The papers that you baste your fabrics over provide all the accuracy for this technique so it really is a project that you can pick up and put down and chat while you work – much less concentration required than with machine sewing!
Depending on the anticipated size of your finished project, you might need to cut out and prepare quite a few hexagons before you start sewing them together. This is just so that you can ensure you scatter the colours evenly over the whole quilt. another option is to create rosettes or diamonds of groups of fabrics and then frame them with another colour.
In this project Linda’s using blue grey scraps to frame each diamond rosette arrangement of hexagons. The use of the blue grey is subtle, it’s not tonally hugely different to some of the colours in the rosettes, but it will help to build harmony across the whole quilt. It’ll provide consistency meaning that the rosettes can be really scrappy in their colour make up.
Linda usually uses a mid-grey thread colour when working with scraps like this. A neutral thread colour will go with most of the fabrics and be fairly invisible.
An English paper pieced project is perfect for summer sewing, but let’s face it, Linda’ usually has an EPP project on the go most of the year! It’s a great option for summer sewing because it’s hand stitched and portable so you’re not tied to the sewing machine, or even the house. You can sit in the garden, take it on holiday, stitch while you travel, take it to a friend’s house, you name it!
In this new project, you can see Linda’s using up lots and lots of fabric scraps. You really can mix in all sorts of colours together so long as you maintain colour relationships that work. For instance, work with colours that have a similar tonal value (how light or dark they are) if you want the colours to blend and be harmonious.
If you’re shapes are small (these are 1″ hexagons) then it’s best to work with fine smooth fabrics such as quilting weight cottons. Linda also often works with silk which creates a beautiful jewel-like result. The fabrics in this project are all hand dyes that we’ve done over the years. They’ll mostly be a quilting weight mercerised cotton poplin which is closely woven and crisp to work with.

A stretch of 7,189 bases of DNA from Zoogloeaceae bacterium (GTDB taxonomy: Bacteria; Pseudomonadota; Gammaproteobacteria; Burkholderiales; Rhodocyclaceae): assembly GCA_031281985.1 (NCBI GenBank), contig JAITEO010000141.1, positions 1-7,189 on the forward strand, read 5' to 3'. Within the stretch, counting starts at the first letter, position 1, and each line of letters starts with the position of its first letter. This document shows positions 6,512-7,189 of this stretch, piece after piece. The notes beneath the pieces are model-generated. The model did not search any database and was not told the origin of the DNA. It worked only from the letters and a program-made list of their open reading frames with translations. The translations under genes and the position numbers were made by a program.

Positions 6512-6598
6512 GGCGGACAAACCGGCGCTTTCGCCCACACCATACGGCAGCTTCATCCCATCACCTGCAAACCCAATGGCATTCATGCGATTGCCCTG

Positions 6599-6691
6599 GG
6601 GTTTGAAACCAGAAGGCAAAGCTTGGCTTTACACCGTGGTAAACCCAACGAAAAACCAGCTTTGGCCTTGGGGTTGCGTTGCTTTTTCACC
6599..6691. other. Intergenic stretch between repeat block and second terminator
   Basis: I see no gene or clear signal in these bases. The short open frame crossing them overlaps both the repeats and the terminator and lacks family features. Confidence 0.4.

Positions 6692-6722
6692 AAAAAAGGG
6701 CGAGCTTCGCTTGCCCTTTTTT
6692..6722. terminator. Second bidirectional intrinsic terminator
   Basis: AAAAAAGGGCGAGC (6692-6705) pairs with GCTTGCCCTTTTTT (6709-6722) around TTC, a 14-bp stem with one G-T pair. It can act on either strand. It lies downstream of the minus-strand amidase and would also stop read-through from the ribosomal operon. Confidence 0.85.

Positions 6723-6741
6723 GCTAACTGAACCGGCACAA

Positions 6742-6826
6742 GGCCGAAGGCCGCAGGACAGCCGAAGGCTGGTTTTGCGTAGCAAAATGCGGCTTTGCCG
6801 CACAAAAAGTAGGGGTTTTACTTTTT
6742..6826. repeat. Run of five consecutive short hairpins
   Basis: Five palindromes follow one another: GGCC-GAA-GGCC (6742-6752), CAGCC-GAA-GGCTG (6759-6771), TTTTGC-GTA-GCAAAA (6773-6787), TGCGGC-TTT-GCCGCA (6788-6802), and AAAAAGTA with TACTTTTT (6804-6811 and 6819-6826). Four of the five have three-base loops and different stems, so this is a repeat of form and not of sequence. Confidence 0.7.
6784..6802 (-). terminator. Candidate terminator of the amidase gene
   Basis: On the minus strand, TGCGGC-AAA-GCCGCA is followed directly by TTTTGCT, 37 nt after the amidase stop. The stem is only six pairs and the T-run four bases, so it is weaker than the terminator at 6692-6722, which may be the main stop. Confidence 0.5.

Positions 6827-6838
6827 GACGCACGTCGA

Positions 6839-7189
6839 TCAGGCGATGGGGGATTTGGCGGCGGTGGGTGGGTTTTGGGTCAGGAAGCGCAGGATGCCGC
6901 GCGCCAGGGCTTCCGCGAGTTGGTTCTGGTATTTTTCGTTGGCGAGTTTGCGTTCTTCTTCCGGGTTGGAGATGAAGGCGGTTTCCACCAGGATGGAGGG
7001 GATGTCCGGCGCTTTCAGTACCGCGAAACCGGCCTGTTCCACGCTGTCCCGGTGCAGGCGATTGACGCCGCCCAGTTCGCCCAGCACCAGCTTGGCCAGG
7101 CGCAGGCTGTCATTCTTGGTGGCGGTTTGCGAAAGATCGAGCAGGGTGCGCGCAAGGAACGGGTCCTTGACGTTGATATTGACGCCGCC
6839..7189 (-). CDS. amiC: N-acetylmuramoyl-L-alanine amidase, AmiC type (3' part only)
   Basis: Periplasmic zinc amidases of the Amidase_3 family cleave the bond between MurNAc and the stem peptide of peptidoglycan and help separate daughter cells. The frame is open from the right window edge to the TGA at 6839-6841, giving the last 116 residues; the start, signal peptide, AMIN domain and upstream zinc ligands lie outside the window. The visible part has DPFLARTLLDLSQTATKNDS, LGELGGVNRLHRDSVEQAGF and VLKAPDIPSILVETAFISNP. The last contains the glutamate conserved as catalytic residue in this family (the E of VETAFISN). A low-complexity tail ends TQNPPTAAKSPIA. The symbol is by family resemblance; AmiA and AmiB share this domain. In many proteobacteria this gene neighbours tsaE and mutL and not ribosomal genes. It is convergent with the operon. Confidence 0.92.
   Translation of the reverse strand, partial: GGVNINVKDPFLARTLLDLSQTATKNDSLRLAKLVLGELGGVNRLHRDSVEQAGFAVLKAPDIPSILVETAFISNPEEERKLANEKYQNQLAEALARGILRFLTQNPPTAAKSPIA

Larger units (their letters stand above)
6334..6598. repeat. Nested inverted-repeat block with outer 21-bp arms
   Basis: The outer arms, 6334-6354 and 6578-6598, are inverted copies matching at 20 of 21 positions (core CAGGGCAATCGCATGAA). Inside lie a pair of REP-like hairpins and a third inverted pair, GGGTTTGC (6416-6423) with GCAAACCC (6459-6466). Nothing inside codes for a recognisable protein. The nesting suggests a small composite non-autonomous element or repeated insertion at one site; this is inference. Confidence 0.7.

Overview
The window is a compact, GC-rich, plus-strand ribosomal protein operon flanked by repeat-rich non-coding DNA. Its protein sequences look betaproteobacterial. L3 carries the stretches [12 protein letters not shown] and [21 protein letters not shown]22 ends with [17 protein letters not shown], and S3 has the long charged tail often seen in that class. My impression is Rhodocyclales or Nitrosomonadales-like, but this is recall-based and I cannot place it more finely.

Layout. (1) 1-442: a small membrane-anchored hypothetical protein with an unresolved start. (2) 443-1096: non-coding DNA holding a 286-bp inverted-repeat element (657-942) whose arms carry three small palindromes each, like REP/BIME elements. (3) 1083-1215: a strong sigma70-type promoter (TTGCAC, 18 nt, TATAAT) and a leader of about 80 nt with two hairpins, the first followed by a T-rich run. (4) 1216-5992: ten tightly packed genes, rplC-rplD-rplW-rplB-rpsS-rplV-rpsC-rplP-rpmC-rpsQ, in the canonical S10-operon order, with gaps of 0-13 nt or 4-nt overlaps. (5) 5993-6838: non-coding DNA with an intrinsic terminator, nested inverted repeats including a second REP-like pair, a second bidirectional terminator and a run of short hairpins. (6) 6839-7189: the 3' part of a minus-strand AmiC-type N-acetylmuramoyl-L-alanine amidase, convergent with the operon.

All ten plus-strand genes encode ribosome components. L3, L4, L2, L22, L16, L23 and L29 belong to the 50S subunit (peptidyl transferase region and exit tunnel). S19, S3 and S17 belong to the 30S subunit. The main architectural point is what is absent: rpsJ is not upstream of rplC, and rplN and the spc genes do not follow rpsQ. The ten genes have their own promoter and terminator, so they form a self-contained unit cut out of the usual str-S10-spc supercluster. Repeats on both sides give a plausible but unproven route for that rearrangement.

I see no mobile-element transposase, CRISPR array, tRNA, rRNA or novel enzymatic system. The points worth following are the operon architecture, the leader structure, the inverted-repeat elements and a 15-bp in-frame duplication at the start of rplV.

Needless to say, it’s extremely satisfying to raid through the scrap bags and cut out the hexagons. With these small shapes even the very small offcuts from other projects can be put to use.
We hope you’ll be inspired to find out more about English paper piecing and the exciting creative potential that it offers. We’ve picked out a selection of our workshops and mini courses for you below. As with all our classes, you’ll have instant, lifetime access to the videos and you can watch them as many times as you like. Click on any of the images below for more information and to get started!
In the Mix: Hydrangea Quilt
English paper piecing can be quite a slow and time consuming process. Using smaller sections of EPP as part of a larger quilt is an idea full of potential. Combining techniques into a successful piece of work is one of our favourite challenges. Join Linda as she demonstrates how she’s mixed English paper piecing, painted fusible web and free machine quilting in a single small quilt.